Magnetic Resonance Imaging (MRI)

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Filed Under: Neurology


Magnetic Resonance Imaging (MRI)

Magnet Resonance Imaging (MRI) has been used in veterinary medicine since the mid-1980’s, primarily in research facilities and universities.  In the last 15 years, it has become the preferred diagnostic tool of the veterinary Neurologist for imaging of the brain and spinal cord.

The MRI uses magnets, radiofrequency (RF) pulses, and computer reconstruction to produce the images we see.  When a Patient is placed into the MRI machine, the large magnets of the machine cause all of the hydrogen atoms to align with the magnets.  A RF pulse is then directed at the area being imaged, which knocks the hydrogen atoms out of alignment.  The time it takes the hydrogen atoms to come back into alignment with the magnets is measured and then interpreted by computer.  It takes different amounts of time for atoms in different tissue types (muscle, nerve, fat, fluids such as blood or cerebral spinal fluid) to come back into alignment which the computer renders into an image. It is this image Neurologists and Radiologists use to determine abnormalities and help diagnose neurologic disease.

Movement and motion create artifacts in the image and it is for this reason that your Pet is placed under general anesthesia for an MRI. MRIs are performed at Animal Imaging (AI) under the guidance of a Board Certified Radiologist.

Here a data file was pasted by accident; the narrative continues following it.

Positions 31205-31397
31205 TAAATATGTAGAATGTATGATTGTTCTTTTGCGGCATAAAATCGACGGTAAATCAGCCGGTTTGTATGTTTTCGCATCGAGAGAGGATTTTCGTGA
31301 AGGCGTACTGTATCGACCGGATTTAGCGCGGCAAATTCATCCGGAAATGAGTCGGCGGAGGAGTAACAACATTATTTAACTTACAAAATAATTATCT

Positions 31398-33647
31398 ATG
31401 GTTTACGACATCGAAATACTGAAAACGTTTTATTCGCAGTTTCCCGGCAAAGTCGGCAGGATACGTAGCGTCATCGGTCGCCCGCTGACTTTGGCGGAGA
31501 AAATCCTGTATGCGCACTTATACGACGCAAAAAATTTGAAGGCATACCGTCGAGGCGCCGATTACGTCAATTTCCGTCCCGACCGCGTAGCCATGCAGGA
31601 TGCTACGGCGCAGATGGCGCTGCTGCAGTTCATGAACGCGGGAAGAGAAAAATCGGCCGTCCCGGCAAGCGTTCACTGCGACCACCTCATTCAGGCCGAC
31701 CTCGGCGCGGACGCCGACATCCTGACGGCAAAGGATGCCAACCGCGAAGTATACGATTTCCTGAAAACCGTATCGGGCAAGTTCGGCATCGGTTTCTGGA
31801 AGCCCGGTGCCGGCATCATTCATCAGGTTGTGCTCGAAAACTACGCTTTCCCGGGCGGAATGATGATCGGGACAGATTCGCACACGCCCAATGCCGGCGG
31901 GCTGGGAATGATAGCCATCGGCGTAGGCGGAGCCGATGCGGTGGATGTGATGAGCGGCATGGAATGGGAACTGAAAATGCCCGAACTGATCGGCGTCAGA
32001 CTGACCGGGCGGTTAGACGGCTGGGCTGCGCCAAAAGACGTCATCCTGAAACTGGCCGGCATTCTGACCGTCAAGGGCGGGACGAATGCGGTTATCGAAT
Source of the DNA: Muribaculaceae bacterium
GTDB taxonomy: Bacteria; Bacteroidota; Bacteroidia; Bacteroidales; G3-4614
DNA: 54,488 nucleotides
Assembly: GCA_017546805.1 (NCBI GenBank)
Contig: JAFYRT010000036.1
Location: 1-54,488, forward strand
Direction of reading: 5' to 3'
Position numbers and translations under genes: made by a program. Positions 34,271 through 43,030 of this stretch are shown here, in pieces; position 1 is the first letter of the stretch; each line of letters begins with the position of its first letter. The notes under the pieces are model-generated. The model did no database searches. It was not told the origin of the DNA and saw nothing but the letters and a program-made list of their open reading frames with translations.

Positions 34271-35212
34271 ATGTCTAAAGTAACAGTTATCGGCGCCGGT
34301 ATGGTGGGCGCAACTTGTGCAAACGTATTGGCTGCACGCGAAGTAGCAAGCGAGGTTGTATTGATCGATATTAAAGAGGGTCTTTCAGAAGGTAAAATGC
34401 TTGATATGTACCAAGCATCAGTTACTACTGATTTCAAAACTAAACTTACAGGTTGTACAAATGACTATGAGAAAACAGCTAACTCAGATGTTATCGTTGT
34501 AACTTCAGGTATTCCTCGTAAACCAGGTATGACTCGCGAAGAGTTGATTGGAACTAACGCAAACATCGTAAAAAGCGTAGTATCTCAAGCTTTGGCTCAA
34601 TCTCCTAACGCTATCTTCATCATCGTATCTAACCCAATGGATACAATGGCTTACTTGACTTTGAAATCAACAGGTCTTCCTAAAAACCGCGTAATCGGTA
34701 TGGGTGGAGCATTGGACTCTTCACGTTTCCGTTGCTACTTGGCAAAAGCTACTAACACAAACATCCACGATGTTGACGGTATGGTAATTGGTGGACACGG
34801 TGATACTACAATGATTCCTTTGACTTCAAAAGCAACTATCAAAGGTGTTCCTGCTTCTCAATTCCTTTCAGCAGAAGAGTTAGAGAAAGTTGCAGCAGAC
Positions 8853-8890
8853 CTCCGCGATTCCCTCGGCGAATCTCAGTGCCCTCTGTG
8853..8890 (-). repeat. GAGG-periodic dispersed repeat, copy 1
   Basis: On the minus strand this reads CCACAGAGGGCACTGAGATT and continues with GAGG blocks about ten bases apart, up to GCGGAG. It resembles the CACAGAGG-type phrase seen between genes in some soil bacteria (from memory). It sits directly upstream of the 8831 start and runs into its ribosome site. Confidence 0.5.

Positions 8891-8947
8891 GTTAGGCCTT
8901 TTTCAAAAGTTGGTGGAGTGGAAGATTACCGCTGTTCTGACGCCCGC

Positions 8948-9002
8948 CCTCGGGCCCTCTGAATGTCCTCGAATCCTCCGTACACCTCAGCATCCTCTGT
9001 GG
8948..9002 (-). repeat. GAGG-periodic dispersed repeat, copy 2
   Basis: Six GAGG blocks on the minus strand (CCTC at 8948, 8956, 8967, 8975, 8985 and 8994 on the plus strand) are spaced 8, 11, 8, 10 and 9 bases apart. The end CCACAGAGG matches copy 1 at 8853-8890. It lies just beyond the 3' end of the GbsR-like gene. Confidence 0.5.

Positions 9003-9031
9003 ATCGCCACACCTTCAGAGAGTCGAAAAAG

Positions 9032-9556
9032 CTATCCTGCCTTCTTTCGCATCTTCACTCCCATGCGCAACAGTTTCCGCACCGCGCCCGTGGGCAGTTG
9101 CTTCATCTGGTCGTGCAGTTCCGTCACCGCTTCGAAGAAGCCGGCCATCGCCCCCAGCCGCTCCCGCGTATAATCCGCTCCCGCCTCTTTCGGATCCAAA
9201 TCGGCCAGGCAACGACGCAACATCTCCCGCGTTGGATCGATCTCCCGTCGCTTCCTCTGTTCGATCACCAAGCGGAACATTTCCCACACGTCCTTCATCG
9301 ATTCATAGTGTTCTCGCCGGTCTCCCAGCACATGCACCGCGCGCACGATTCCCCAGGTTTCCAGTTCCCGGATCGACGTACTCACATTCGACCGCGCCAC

Pre-anesthetic blood work and thoracic radiographs are performed here at Center for Veterinary Specialty + Emergency Care (CVSEC) to verify your Pet is capable of undergoing general anesthesia. In certain cases additional pre-anesthetic diagnostics may be recommended.  An intravenous (IV) catheter is placed and an anti-emetic injection given to help prevent vomiting while under anesthesia.  An Animal Imaging Technician then transports your Pet from our office to the AI facility in Irving. Your Pet travels safely in a van with kennels reserved for this purpose. After the MRI is performed, your Pet is observed at AI until recovered enough from anesthesia to be transported back to CVSEC.  You will receive a phone call when your Pet is returned to CVSEC. Your Pet then stays overnight with us on IV fluid support to further recover from anesthesia. The Neurologist will call with results of the MRI after they have reviewed it and received the Radiologist’s report; usually that night but sometimes not until the next morning.  Unless other procedures or diagnostics will be done, your Pet is typically discharged from CVSEC the afternoon following the MRI.

For more information please visit Animal Imaging's website:

http://www.animalimaging.net/pet-owners/small-animal-services/mri/